SAN DIEGO — Radical prostatectomy may offer the added benefit of urinary symptom reduction in prostate cancer patients who have concomitant lower urinary tract symptoms (LUTS), according to a study reported here.

The proportion of men who had clinically significant LUTS declined by almost 50% following radical prostatectomy, reported Vinay Prabhu, a medical student at New York University in New York City, and colleagues at the American Urological Association meeting.

The mean American Urological Association Symptoms Score (AUASS) decreased by a similar magnitude, they added.

Also, men who had minimal LUTS symptomatology prior to surgery had a short-lived spike, followed soon after by a decline and then stabilization of symptoms during long-term follow-up.

“Radical prostatectomy reduces the percentage of men with clinically significant LUTS 10 years after surgery compared to baseline,” Prabhu said. “Radical prostatectomy achieves durable relief of LUTS in men with baseline clinically significant LUTS and prevents long-term development of LUTS in men with baseline clinically insignificant LUTS.”

The prevalence of LUTS increases with age and adversely affects quality of life, increases healthcare resource utilization, decreases productivity, and impairs functional ability and activity. Radical prostatectomy reportedly improves LUTS in men who have clinically significant LUTS, but the effect of prostatectomy on age-related progression of LUTS had not been evaluated previously in men with clinically significant or insignificant LUTS prior to surgery.

To examine the prevalence and severity of LUTS after prostatectomy, Prabhu and colleagues evaluated medical records of 1,788 men who underwent radical prostatectomy by a single surgeon from October 2000 through September 2012. Each patient completed the AUASS at follow-up visits through 120 months after radical prostatectomy.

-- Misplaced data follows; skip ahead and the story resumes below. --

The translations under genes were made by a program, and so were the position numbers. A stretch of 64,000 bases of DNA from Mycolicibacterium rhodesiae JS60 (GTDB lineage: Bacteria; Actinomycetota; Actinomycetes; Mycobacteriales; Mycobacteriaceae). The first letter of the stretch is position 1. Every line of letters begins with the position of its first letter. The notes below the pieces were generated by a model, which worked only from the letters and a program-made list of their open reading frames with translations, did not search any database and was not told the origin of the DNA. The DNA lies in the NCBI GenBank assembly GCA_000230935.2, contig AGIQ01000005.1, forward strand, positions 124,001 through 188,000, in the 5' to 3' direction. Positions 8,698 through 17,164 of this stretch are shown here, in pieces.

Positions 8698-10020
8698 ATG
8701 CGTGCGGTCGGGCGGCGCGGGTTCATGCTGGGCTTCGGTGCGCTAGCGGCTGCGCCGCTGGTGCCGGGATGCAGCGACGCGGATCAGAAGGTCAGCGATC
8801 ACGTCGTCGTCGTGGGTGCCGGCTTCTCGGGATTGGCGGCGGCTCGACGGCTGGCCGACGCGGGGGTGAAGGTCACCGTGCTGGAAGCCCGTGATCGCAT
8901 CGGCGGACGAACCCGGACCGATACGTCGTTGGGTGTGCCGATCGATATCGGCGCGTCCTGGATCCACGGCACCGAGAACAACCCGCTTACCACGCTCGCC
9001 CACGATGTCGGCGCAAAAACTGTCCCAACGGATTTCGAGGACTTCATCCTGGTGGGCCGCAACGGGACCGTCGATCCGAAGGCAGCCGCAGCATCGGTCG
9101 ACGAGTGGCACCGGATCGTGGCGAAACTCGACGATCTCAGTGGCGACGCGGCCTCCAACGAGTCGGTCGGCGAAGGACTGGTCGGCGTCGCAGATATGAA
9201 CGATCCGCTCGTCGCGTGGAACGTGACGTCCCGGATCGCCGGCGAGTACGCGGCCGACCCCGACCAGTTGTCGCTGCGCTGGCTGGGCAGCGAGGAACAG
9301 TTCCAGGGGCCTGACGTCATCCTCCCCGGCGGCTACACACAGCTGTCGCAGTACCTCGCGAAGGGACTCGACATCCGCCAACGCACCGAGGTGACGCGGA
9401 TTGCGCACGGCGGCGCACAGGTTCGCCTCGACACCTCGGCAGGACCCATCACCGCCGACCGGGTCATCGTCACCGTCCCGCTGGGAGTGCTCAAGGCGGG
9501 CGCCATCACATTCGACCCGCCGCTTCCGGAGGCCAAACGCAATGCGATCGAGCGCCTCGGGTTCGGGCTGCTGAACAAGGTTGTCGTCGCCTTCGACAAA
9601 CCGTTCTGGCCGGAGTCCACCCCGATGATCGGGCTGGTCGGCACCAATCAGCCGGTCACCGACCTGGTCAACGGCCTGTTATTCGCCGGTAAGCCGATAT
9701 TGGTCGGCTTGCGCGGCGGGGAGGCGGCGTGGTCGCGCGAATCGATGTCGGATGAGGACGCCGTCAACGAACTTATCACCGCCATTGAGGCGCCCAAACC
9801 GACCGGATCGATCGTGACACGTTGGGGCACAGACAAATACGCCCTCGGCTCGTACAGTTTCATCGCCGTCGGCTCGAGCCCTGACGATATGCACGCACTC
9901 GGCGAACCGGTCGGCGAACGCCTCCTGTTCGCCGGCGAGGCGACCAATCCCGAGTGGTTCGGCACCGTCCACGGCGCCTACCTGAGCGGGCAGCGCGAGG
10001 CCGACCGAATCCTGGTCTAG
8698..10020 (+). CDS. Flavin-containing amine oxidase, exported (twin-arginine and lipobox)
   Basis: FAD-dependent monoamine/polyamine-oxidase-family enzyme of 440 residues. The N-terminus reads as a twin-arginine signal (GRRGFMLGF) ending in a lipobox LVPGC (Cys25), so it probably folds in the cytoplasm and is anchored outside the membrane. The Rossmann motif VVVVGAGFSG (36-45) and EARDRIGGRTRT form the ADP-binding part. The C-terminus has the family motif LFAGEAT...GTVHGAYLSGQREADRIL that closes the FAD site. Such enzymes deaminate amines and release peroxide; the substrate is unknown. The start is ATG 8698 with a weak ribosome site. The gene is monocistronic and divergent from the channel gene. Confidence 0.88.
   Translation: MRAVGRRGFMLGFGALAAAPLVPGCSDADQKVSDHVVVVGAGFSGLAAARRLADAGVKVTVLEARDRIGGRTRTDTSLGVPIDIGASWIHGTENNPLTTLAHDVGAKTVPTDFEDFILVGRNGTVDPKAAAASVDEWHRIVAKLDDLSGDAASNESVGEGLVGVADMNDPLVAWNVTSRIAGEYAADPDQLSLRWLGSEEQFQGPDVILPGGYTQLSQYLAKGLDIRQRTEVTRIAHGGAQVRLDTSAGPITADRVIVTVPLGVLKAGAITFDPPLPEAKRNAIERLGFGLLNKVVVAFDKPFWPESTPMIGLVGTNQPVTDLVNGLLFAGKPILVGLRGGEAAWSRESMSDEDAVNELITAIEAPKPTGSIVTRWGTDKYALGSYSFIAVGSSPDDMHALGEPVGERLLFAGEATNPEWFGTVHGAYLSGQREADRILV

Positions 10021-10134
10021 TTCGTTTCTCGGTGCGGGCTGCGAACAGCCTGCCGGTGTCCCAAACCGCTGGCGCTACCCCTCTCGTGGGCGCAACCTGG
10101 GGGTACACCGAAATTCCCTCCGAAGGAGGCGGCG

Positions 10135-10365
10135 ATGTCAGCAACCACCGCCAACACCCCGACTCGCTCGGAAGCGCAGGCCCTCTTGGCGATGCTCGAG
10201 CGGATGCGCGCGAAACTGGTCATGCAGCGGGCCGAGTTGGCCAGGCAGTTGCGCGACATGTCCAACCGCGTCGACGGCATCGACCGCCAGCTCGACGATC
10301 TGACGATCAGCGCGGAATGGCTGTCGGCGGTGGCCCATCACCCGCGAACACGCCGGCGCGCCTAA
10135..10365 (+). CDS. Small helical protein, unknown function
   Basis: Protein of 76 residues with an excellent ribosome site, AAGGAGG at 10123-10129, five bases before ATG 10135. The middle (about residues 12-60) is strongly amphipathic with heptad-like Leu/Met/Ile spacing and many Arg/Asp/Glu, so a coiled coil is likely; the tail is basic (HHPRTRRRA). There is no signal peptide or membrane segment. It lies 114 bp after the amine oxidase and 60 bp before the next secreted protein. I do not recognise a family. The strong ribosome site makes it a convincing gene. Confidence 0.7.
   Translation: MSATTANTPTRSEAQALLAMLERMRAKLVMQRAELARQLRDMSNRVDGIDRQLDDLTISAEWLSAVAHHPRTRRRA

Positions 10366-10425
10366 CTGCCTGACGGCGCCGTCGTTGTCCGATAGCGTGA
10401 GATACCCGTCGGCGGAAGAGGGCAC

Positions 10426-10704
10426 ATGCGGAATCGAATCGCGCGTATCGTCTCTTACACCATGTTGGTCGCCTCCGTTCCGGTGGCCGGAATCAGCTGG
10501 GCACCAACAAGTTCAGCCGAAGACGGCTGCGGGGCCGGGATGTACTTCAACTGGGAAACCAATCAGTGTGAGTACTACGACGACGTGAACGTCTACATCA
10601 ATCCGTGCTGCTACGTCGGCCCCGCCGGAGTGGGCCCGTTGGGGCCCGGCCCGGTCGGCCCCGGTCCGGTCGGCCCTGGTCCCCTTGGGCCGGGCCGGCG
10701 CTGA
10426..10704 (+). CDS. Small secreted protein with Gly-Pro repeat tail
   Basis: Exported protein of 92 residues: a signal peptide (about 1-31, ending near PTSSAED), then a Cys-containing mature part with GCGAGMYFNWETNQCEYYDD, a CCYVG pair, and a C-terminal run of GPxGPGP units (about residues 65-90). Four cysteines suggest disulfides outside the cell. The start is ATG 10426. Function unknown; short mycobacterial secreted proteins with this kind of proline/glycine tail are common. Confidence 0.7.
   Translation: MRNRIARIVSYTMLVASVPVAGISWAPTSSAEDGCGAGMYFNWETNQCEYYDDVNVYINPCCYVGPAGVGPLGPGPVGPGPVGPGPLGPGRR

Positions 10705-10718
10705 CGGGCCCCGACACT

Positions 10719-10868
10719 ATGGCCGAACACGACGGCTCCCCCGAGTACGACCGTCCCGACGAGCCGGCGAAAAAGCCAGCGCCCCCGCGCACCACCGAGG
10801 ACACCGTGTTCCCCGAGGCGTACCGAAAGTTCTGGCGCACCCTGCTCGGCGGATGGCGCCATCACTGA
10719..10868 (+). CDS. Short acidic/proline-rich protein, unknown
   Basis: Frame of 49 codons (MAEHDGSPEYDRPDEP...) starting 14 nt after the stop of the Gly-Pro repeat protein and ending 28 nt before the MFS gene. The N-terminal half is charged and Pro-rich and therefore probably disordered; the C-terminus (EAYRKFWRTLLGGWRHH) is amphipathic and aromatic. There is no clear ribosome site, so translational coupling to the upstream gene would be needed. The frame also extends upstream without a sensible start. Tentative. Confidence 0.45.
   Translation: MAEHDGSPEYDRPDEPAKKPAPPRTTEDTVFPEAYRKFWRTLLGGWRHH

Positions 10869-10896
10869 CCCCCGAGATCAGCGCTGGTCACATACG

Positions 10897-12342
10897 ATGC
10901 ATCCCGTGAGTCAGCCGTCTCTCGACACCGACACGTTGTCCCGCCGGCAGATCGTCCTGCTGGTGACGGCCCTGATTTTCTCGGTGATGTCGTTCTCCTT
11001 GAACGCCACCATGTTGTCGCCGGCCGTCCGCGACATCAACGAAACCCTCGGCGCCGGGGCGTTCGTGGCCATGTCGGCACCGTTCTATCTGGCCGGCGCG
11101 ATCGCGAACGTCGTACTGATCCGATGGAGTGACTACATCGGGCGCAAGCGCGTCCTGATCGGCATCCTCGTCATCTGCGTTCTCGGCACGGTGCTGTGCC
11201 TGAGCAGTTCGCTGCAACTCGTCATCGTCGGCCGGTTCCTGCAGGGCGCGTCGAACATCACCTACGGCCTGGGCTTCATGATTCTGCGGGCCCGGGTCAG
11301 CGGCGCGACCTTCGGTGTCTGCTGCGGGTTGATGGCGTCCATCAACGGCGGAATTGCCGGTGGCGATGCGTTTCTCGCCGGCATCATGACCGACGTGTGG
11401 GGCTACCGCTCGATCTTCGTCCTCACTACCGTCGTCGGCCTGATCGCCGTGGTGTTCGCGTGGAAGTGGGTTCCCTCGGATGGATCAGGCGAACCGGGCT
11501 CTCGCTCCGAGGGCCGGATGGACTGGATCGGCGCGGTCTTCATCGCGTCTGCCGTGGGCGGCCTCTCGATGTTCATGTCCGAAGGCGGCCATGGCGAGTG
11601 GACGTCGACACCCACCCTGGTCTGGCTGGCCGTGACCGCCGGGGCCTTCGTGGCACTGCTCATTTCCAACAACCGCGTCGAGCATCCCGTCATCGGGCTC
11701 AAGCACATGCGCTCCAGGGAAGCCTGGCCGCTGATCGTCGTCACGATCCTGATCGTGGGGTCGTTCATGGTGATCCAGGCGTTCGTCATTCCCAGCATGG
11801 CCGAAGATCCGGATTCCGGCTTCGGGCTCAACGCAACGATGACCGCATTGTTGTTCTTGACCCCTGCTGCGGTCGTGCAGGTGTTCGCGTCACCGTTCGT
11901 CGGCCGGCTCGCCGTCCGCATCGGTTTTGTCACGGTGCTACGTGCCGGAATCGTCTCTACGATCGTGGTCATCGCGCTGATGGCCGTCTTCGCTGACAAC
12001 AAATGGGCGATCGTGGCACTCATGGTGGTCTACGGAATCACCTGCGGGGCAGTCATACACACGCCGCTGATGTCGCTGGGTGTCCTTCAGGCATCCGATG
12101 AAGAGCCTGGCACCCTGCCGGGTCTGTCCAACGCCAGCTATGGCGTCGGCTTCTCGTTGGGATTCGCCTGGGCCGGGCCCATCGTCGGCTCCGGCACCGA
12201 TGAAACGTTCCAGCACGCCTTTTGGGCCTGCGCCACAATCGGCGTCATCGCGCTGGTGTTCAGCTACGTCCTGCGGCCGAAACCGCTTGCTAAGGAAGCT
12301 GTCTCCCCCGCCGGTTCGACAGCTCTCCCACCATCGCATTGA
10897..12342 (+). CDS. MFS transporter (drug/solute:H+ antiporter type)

Investigators controlled for baseline AUASS, age, prostate-specific antigen (PSA) level, Gleason score, cancer grade, type of nerve-sparing surgery, race, and marital status. They stratified LUTS outcomes by clinically significant LUTS (AUASS >7) or clinically insignificant symptoms (AUASS ≤7).

The study population included 151 men who were ages 40 to 49 at surgery and 107 who were ages 70 to 79. The remaining 1,500 were evenly divided between the age groups of 50 to 59 and 60 to 69.

Mean AUASS ranged from 5.42 in the youngest men to 7.95 in the oldest. The proportion of men with clinically significant LUTS increased from 27% to 46% across the age groups.

Overall, the preoperative mean AUASS was almost 7 and increased to 8.5 to 9 immediately after surgery, then declined to baseline levels within a few months. The AUASS continued to decline gradually through the first 2 postoperative years and remained stable between 5.5 and 6 years during follow-up to 10 years.

About 35% of the men had AUASS >7 before surgery, increasing to almost 50% soon after surgery and then declined below the baseline value within the first year and continued to decline out to year 4, reaching a low of <25% of patients. The proportion of men with AUASS >7 then remained stable between 25% to 30% for the remainder of follow-up (P=0.02 for year 10 versus baseline).

Men with clinically significant LUTS before surgery continued to have more symptomatology (by AUASS) out to year 10 compared with men who had clinically insignificant LUTS. However, AUASS declined similarly in both groups after radical prostatectomy and showed no signs of age-related LUTS progression over time.

The findings suggest that the prostate is the major contributor to age-related LUTS in men.

“We think that men with LUTS prior to prostatectomy had more irritative symptoms associated with [benign prostate hyperplasia] and encroachment of the prostate,” Prabhu told MedPage Today. “Once the prostate was removed, obviously it couldn’t enlarge anymore and the symptoms decreased.”

Source: MedPage Today